Earning the respect and trust of employees is no guaranteed feat. The key, as a management trainer explains, is adding value to your workforce in a way that’s valuable to them.
According to Guy Williams, from The Training Guys, it’s not enough to simply provide a computer and a phone for your employees to perform at their best. As a business owner and people manager, you need to actively develop the trust of your employees, to know and understand their personal circumstances, and be willing to assist them in being able to perform at their peak.
“This idea of leave home at home and work at work, is a little naive,” he says.
Explaining his point, Guy shares a personal story during his own time as an employee, which demonstrates how a good manager can really support their employees, without going to great expense or imposition.
“My daughter is now 19, and I remember when she was born, and I was working for a company… she was the most miserable baby you could ever imagine, she was just such tremendously hard work,” recalls Guy.
“People were saying, ‘oh they grow up so fast’. No they don't; every day is dragging at this point in time. It was just awful… I mean, she's absolutely wonderful now, and I love her dearly, and I loved her as a baby, but she was tremendously hard work.
“Now, my boss at the time knew that I was exhausted. My child didn't sleep, well she did sleep all day, but she didn't do much of it at night, so my poor wife was absolutely exhausted. I would come home from work and my wife would probably just hand my child to me, and say, ‘now you take care of her for the next 12 hours before you go back to work’.”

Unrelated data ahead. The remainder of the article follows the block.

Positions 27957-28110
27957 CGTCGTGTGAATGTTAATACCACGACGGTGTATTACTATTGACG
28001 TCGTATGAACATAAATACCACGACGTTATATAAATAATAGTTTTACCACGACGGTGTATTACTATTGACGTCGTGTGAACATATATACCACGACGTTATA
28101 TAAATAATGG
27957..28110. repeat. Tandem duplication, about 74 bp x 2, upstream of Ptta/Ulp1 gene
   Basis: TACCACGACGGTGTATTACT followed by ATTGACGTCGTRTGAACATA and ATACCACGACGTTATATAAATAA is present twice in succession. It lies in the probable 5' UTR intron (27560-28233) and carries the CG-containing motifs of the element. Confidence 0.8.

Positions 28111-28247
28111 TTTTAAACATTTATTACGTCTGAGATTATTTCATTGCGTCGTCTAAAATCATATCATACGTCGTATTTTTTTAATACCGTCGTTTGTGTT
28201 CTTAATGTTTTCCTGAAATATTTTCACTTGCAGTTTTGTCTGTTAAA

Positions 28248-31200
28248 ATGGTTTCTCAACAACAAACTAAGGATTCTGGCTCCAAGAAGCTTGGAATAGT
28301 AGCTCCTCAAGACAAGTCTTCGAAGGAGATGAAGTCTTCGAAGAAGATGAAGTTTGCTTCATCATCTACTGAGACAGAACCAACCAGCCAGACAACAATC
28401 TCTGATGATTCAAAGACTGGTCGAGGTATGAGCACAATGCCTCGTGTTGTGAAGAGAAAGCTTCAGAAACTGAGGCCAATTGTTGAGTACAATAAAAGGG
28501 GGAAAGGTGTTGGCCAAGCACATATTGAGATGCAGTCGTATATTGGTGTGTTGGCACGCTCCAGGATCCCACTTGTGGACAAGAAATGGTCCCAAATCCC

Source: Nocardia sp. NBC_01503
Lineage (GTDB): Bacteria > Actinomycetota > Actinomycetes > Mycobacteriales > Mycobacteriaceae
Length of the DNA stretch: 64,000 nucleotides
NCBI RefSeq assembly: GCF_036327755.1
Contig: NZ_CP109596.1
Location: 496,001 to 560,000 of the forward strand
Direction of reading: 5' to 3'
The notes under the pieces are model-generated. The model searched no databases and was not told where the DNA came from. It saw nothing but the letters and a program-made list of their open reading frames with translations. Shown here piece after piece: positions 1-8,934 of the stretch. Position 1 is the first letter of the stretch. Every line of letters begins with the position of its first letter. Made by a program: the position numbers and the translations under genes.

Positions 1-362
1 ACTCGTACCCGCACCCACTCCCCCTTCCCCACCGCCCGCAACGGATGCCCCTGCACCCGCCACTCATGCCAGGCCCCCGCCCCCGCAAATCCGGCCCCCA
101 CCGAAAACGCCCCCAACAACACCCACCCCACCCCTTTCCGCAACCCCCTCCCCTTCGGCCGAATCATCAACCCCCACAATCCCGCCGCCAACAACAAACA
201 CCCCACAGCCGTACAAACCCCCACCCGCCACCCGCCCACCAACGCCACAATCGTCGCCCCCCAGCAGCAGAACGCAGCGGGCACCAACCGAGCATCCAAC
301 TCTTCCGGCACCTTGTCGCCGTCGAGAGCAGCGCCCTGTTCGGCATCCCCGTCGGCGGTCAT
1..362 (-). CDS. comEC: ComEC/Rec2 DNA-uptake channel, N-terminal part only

Guy says this continual process left him utterly exhausted, and as the weeks dragged on it got progressively worse – limiting his ability to be able to function during work hours.
“I just remember so vividly, the greatest gift my manager ever did was that he knew the circumstances, he knew what I was going through, he knew what was happening, and he set up at the back of the office a fold-down bed for me to go and sleep on,” he says.
“By about two in the afternoon, I was utterly exhausted, getting nothing done. He had a quiet word with me, I don't think anyone else knew, and I wouldn’t sleep all day every day, but I would disappear out the back and literally have an hour and then return, and to me that was the greatest gift he could have given me at that stage in my life, knowing that he knew about what I was going through.”
The moral of the story, according to Guy, is to remain in close contact with your employees and really make an effort to understand what is driving them. With this knowledge on hand, you can respond to their challenges much faster and find workable solutions to make their life in easier, which in turn will help them deliver the best results for your business.
Adam Zuchetti is the editor of My Business, and has steered the publication’s editorial direction since early 2016.